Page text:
18.  In Arthur J S Hall v Simons [2002] 1 AC 615, 737G-H Lord Hobhouse of Woodborough said that one of the protections of the advocate was that the standard of care to be applied in any negligence action was the same as that applicable to any other skilled professional who has to work in an environment where decisions and exercises of judgment have to be made in often difficult and time constraining circumstances. In the same case at p 726D-G I said that the measure of the advocate's duty to his client is that which applies in every case where a departure from ordinary professional practice is alleged, and that it could not be stressed too strongly that a mere error of judgment on his part will not expose him to liability for negligence.

    19.  Where a claim is brought for professional negligence the court will usually expect to be provided with some evidence to enable it to assess whether the relevant standard of care has been departed from. No such evidence was adduced in this case. Judges, recalling how things were when they were in practice, no doubt feel confident that they can do this for themselves without evidence. But judges need to be careful lest the decision in the case depends on the standard they would set for themselves. If this were to happen, it would vary from judge to judge and become arbitrary. Considerable weight should therefore be given to the decision of the judge at first instance who heard all the evidence. In this case the judges in the Court of Appeal were right to defer to the judge's decision that Miss Perry was not negligent in her assessment. But in my opinion they did not give sufficient reasons for departing from his decision to reject the argument that she was negligent as to the way in which she advised Mr Moy in the light of that assessment.

    20.  The question whether her advice was negligent has to be judged in the light of the choices that were available in the light of that assessment. It was clear from previous discussions with him that Mr Moy was dissatisfied with the £150,000 that was on offer. His own view was that his claim was worth about £200,000. Miss Perry was entitled to take this fact into account when she was considering whether she should advise him to accept the offer. As against the risk of losing the benefit of the offer, there was the prospect of recovering substantially more than that if the judge decided to admit the necessary evidence. There was an obvious advantage in achieving a full recovery in that action rather than having to fall back on an action against the solicitors to make up the shortfall.

    21.  How then was the advice to be conveyed to Mr Moy? She did not tell him that her assessment of the chances of getting the evidence in was 50/50. That, for Latham LJ in para 43 and Brooke LJ in para 53, was the only proper advice that she could have given him. So the advice she gave him was wrong and it was negligently wrong. But the question whether the advice was wrong and negligently wrong has to be tested in the light of the facts that were known when the advice was given. It is difficult to see why the advice can be said to have been negligently wrong if the assessment on which it was based was not negligent. Moreover it is the substance of the advice, not the precise wording used to convey it, that needs to be examined in order to judge whether it was negligent. The significance of Miss Perry's failure to tell Mr Moy that the prospects of getting the evidence in were 50/50 has to be measured against what she did tell him, which was that she was hopeful that the judge would admit the evidence.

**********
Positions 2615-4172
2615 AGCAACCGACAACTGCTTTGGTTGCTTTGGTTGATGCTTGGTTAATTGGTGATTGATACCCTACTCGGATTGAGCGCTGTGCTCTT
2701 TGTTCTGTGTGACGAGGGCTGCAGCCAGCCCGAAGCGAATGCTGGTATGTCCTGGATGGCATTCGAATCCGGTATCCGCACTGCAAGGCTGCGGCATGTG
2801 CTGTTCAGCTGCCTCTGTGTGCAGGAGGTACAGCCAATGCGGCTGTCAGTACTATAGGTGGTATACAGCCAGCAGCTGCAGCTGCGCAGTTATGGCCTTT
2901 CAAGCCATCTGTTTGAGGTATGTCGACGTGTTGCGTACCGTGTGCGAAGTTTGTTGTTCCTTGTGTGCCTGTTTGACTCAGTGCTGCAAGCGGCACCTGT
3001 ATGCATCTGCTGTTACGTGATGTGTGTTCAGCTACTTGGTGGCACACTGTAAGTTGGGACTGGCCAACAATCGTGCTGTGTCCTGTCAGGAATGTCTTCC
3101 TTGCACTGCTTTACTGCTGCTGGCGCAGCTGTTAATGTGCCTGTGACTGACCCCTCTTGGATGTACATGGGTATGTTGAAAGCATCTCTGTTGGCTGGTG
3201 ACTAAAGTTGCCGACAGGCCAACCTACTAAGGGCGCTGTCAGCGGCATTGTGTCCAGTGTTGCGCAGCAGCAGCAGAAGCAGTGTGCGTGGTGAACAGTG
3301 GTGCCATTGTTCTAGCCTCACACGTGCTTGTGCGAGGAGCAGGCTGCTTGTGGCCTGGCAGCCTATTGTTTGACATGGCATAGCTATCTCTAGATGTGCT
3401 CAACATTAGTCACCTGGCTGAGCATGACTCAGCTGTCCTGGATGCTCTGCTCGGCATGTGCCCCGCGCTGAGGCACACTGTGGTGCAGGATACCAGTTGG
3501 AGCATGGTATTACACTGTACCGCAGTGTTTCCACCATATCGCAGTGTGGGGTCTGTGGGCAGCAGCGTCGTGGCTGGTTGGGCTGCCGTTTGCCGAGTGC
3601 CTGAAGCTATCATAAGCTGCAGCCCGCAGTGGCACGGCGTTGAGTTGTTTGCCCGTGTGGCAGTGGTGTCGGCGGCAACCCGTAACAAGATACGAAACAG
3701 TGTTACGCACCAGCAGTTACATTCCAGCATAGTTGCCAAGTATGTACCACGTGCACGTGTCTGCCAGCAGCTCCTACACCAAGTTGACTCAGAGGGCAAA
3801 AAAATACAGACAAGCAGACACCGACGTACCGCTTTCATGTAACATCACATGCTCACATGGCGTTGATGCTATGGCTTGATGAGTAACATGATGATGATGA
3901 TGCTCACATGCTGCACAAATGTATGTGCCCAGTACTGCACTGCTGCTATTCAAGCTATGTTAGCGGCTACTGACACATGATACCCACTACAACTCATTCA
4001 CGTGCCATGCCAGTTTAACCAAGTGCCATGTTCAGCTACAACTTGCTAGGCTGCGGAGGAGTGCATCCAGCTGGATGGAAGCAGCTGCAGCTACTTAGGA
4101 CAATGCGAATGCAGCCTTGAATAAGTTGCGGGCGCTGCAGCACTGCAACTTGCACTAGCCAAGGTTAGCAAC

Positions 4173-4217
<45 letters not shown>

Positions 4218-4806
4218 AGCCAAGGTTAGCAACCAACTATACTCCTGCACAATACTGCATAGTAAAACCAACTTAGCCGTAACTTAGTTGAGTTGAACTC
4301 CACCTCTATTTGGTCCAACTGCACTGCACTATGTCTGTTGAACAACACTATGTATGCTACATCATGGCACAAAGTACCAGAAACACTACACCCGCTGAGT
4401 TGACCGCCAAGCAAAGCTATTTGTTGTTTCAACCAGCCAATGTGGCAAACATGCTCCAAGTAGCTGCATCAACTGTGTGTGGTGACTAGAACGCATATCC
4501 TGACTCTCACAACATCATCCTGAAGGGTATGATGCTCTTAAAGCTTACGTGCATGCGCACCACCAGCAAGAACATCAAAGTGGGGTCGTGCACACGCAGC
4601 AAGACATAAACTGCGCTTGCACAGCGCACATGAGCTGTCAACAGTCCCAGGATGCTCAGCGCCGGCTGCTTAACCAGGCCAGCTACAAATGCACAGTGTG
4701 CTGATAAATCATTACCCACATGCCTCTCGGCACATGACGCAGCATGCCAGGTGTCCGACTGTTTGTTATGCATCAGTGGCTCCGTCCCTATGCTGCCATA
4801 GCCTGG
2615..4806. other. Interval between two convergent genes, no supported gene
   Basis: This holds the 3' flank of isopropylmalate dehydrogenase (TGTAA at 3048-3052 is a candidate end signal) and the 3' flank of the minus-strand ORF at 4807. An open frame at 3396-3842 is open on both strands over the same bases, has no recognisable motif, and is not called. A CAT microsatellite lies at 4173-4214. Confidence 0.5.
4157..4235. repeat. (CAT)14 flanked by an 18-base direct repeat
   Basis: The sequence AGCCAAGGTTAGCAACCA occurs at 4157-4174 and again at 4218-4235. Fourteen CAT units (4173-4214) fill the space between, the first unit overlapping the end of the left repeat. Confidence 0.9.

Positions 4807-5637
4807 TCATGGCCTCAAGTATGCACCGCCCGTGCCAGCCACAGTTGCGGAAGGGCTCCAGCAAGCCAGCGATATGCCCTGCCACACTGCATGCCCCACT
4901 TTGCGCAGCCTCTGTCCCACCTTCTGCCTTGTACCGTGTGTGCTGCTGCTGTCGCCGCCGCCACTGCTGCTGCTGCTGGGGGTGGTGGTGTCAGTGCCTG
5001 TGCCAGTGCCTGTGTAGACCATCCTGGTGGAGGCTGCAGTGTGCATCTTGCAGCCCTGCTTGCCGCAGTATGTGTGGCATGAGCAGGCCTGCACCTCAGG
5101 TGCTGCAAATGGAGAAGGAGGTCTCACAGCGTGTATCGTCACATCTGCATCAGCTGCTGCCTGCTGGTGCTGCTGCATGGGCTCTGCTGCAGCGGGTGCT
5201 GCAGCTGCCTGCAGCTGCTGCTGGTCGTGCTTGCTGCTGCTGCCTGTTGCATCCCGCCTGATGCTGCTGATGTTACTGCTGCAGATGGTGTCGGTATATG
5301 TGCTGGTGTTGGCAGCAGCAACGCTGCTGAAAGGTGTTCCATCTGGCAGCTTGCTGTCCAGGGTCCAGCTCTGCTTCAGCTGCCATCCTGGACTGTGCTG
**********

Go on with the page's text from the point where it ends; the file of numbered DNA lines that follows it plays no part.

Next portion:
22.  I am reluctant to differ from the views expressed by the judges in the Court of Appeal. But it does seem to me, with great respect, that they judged her actions too harshly when account is taken of all the circumstances. Their decision might have been supportable if it had been based on some reliable evidence to the effect that the advice which she gave was of a kind which no barrister of her standing and experience would have given in the circumstances. But, for reasons that are not difficult to understand, there was no such evidence. In my opinion the decision of the trial judge ought not to have been departed from in these circumstances.


My Lords,

    23.  My noble and learned friend Lord Carswell has written the leading opinion in this case. I agree with it, and also with the opinion of my noble and learned friend Lord Hope of Craighead. What follow are merely footnotes to what they have said.